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Title: Game for learning
Authors: Low, Wei Rong
Keywords: Engineering::Computer science and engineering::Software::Software engineering
Issue Date: 2021
Publisher: Nanyang Technological University
Source: Low, W. R. (2021). Game for learning. Final Year Project (FYP), Nanyang Technological University, Singapore.
Abstract: The key aim of this project is to design and develop a serious game for learning purposes. The learning material in this case will be on a Computer Science module taught in Nanyang Technological University (NTU), called Advanced Software Engineering (ASE). Naturally, this means that the target audience for the game will be university students aged between 17-25 years old. In order to do so, a comprehensive study must first be done to determine the entire reasoning of what makes games attractive to humans. This will help address the question of whether a game approach is justified in the first place. The concept of flow and self-intrinsic motivation comes into play here. The next step is to determine usage of games in education, and how effective they have been, by conducting literature reviews on similar projects and dissertations. Through the examples of Run Macro and PlayIT, where serious games have been successfully implemented in a classroom-based setting to enhance learning, we see that there is great potential in serious games getting students to learn course material better, in terms of their motivation levels and performance. With the approach justified, we begin to draw up our own game design. Drawing upon our research, we aim to create a game that follows good design principles, in order to guarantee as much success as possible in getting students to be absorbed into the game, in wanting to perform well in the game, and hence in subconsciously wanting to learn the course material better. These principles include ease of understanding and play, scaling difficulty, non-repetitiveness, self-improvement and achievement, memory retention, and monitoring and input. We settle on the idea of a 2D platformer game with a medieval theme, calling it ‘Tower Ascension’, as we believe it is a genre that students will be interested in. A ‘Game First’ approach is also adopted as the best basis for integrating the educational component with the gaming component. A Lo-fi prototype is drawn up in order to have a rough overlay to base our game implementation on. A project schedule is also designed so that we can keep track of the required completion time and key milestones. We then begin on our game implementation, first defining Unity as the software to be used, before moving on to the game features and the process of how they are implemented. This is done through the implementation of scenes, gameobjects, and scripts. An Agile model is also adopted to allow iterative testing of our game and to get audience feedback during development. When the game development is complete, deployment is carried out to students who have taken ASE before. Deployment in a live environment will help us to gather feedback, in order to ascertain what parts of the game can be revised and improved, as well as get a sensing of its success and effectiveness among students. Our target deployment platform are PCs, since they are the most popular medium for games. The project ends off with an analysis of the survey results from the students after deployment and a conclusion, as well as future directions that the project may take. It is deemed that the game has been successful in increasing students’ interest in the course and enhancing their learning of the course materials, as well as being sufficiently enjoyable for repeated play. There are however, potential issues and limitations still, and these are targeted to be addressed in our future recommendations section.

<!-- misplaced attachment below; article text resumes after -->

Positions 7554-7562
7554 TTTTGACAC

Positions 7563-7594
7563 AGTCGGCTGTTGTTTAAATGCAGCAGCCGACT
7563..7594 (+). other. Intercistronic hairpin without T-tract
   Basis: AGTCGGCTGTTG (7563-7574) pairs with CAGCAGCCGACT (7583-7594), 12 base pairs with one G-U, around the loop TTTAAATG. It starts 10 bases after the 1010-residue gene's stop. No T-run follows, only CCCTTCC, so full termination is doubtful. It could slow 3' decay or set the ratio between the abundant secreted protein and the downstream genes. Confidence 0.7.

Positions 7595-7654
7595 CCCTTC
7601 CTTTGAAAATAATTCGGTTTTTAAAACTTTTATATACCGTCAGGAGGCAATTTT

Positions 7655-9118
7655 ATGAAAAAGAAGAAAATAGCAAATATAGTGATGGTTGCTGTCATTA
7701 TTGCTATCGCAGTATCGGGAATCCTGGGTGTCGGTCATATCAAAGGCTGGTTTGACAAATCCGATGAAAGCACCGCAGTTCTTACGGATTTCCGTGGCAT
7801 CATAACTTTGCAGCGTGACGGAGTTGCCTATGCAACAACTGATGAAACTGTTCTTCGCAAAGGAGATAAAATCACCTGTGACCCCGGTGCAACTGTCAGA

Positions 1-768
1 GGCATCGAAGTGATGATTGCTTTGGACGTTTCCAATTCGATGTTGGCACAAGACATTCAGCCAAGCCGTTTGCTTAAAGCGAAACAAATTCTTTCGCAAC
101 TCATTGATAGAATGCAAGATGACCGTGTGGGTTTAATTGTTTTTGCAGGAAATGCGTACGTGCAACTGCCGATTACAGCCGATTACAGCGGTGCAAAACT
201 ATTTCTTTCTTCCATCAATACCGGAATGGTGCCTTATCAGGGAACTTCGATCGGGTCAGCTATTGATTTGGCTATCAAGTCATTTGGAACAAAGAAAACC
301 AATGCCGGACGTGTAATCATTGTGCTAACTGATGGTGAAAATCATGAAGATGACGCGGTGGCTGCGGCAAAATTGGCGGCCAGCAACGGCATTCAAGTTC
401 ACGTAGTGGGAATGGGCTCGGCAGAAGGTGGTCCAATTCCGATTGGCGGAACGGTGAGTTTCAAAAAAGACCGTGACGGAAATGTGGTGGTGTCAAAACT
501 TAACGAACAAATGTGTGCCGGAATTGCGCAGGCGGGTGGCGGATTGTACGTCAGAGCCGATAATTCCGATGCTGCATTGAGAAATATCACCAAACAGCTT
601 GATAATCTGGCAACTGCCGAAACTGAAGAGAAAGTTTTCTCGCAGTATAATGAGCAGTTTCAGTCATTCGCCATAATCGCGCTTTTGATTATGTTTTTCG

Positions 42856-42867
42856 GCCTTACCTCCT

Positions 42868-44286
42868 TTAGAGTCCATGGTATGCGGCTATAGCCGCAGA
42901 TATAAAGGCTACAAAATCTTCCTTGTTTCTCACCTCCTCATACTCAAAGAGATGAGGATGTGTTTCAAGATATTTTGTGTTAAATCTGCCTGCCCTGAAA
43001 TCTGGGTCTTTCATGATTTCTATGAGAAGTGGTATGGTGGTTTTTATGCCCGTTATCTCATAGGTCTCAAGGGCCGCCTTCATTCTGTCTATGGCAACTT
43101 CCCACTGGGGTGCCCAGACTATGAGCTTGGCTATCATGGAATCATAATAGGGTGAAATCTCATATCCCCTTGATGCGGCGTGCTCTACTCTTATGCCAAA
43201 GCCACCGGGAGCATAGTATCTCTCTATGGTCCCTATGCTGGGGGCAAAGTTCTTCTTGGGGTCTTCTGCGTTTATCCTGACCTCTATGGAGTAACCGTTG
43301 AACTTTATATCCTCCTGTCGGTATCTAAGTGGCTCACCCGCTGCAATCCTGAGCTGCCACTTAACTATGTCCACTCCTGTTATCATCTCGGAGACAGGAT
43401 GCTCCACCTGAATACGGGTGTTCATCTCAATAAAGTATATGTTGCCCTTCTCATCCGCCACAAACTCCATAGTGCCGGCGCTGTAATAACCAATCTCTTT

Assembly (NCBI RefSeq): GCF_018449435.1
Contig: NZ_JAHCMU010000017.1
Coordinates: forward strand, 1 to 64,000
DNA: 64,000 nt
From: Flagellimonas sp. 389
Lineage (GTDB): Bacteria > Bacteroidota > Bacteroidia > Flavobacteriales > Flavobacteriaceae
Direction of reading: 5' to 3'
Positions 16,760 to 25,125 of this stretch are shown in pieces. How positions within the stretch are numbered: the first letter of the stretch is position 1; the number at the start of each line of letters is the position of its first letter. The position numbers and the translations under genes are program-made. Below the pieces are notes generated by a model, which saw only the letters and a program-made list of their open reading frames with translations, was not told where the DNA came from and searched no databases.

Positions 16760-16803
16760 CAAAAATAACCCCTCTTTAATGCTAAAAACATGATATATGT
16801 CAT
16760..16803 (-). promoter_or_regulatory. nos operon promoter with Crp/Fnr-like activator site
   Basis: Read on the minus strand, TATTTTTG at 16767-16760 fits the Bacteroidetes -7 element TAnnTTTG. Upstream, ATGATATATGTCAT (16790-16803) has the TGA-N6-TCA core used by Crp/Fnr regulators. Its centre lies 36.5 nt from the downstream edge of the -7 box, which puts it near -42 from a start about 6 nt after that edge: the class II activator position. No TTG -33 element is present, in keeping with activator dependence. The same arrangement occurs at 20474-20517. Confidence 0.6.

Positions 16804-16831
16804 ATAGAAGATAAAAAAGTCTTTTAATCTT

Fulltext Permission: restricted
Fulltext Availability: With Fulltext
Appears in Collections:SCSE Student Reports (FYP/IA/PA/PI)

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